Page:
FULL INDEPENDENT READING LIST
VALHALLA HIGH SCHOOL ENGLISH DEPARTMENT
Your independent reading selections must be made from the list below, unless you receive approval
directly from your teacher. Feel free to select other titles by the authors listed.
For the list below, the accompanying numbers indicate the relative complexity of language and maturity
1 _________________ 2 _________________ 3
Most accessible Most Challenging
Table of Contents for High School Independent Reading List
1. Classic Fiction (1-6)
2. Young Adult Fiction (6-16)
3. Contemporary Non-Fiction (16-18)
4. Drama (18-20)
5. Historical Account/Memoir/Biography/ Autobiography (20-24)
6. Poetry (24-25)
7. Science Fiction/Fantasy (26-32)
8. Short Stories (32-33)
9. Sports: Fiction/Non-Fiction (34-37)
10. Thriller/Suspense/Mystery (37-40)
11. Contemporary Fiction (40-46)
Alcott, Louisa May. Little Women (3): Chronicles the joys and sorrows of the four March sisters as they
grow into young women in mid-nineteenth-century New England.
Austen, Jane. Emma (3): Emma, whose favorite hobby is matchmaking, learns that the better judgment
is not always her own—for fans of Heckerling’s Clueless.
Pride and Prejudice (3): Elizabeth learns about love, the folly of humankind and the dangers of
judging by first appearances—for fans of Fielding’s Bridget Jones’s Diary.
Bronte, Charlotte. Jane Eyre (3): There's something for everyone in this book: windswept castles,
difficult and neurotic family members, dark secrets about tragic former lovers, good triumphing
over evil, all that good juicy stuff that makes a great romantic story.
Bronte, Emily. Wuthering Heights (3): In early nineteenth-century Yorkshire, the passionate
attachment between a headstrong young girl and a foundling boy brought up by her father causes
tragedy for them and many others, even in the next generation.
Buck, Pearl S. The Good Earth (2): Wang Lung, a peasant in China in the 1920s, becomes a
prosperous landowner with the help of his humble wife, O'Lan, with whom he shares a devotion to
duty, land, and survival.
Capote, Truman. Breakfast at Tiffany‟s (2): The story of Miss Holiday Golightly, told from the
narrator’s perspective. She is a woman of mystery to everyone in her life, and the narrator can
learn about her life only by watching her through a ―window‖; he can see only what is on her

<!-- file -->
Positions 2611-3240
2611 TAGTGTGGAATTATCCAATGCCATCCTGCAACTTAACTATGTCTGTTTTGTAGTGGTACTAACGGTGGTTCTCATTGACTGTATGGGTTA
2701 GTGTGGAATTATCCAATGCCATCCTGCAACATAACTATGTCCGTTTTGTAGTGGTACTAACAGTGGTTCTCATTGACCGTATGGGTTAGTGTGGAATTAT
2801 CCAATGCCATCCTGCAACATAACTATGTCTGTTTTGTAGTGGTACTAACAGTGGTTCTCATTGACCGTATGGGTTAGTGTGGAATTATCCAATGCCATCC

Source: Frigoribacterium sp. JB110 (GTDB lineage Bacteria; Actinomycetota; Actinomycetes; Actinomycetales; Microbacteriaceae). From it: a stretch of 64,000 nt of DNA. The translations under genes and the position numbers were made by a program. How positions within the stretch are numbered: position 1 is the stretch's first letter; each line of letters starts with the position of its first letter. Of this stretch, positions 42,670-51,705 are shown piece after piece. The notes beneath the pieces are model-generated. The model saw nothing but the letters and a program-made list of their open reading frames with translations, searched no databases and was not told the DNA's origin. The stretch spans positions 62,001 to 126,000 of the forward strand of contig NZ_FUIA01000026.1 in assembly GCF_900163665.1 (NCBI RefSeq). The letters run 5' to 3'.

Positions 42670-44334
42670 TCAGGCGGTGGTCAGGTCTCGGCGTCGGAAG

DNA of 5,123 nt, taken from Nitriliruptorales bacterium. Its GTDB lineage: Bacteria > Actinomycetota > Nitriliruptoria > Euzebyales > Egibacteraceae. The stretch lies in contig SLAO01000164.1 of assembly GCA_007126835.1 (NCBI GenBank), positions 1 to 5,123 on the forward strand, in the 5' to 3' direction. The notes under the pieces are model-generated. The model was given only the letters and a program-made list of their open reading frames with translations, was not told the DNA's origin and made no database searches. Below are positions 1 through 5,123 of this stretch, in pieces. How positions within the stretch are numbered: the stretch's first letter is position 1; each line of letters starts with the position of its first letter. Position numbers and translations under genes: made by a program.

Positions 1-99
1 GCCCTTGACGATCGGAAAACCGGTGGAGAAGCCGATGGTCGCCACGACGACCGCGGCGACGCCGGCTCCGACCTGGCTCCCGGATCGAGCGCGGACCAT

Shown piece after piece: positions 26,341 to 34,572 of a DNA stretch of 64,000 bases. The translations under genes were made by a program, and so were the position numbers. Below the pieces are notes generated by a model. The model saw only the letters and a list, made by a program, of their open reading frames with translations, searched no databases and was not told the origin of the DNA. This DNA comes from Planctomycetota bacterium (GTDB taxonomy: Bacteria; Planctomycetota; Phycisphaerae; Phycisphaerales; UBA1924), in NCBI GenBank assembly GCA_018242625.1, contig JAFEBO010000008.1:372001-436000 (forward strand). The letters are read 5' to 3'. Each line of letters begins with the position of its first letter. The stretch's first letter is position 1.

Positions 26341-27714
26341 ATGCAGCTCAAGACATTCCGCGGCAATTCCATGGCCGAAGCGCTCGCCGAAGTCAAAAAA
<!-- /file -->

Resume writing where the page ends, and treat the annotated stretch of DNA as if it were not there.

In Cold Blood (3): Two two-time losers living in a lonely house in western Kansas are out to
make the heist of their life, but when things don't go as planned, the robbery turns ugly. From
there, the book is a real-life look into murder, prison and the criminal mind.
Carroll, Lewis. Alice‟s Adventures in Wonderland (2): Alice begins her adventures when she follows
the frantically delayed White Rabbit down a hole into the magical world of Wonderland, where
she meets a variety of wonderful creatures, including Tweedledee and Tweedledum, the Cheshire
Cat, the hookah-smoking Caterpillar, the Mad Hatter, and the Queen of Hearts—who, with the
help of her enchanted deck of playing cards, tricks Alice into playing a bizarre game of croquet.
Through the Looking Glass (2): In the sequel to Alice’s Adventures in Wonderland, Alice
continues her adventures in Through the Looking-Glass, which is loosely based on a game of
chess and includes Carroll’s famous poem ―Jabberwocky.‖ Throughout her fantastic journeys,
Alice retains her reason, humor, and sense of justice.
Crane, Stephen. The Red Badge of Courage (2): The story of a young Union soldier under fire for the
first time during the Civil War.
Du Maurier, Daphne. Rebecca (2): For months after her death, the memory of Rebecca continues to
dominate everyone at her former home, Manderley, one of the most famous English country
Dickens, Charles. A Tale of Two Cities (3): A young Englishman gives his life during the French
Revolution to save the husband of the woman he loves.
Doctorow, E.L. Ragtime (3): The lives of three remarkable families become entwined with Henry Ford,
Harry Houdini, J.P. Morgan, Theodore Dreiser, Sigmund Freud and Emiliano Zapata at the turn of
Dumas, Alexander. The Count of Monte Cristo (2): A young sailor who is falsely imprisoned escapes
and assumes a new identity on the island of Monte Cristo.
Ellison, Ralph. Invisible Man (3): In the course of his wanderings from a Southern college to New
York's Harlem, an African-American man becomes involved in a series of adventures.
Faulkner, William. As I Lay Dying (3): Describes a family's struggle to get their mother properly
buried, while they encounter catastrophes of flood and fire, as well as the chaos of their own
Fitzgerald, F. Scott. Babylon Revisited (3): An American expatriate stockbroker who is also a
recovering alcoholic, returns to his Paris home after Black Thursday to regain custody of his
eleven-year-old daughter from his sister-in-law, who blames him for his wife's death.
The Great Gatsby (2): Set during the Jazz Age with all of its decadence and excess, this work is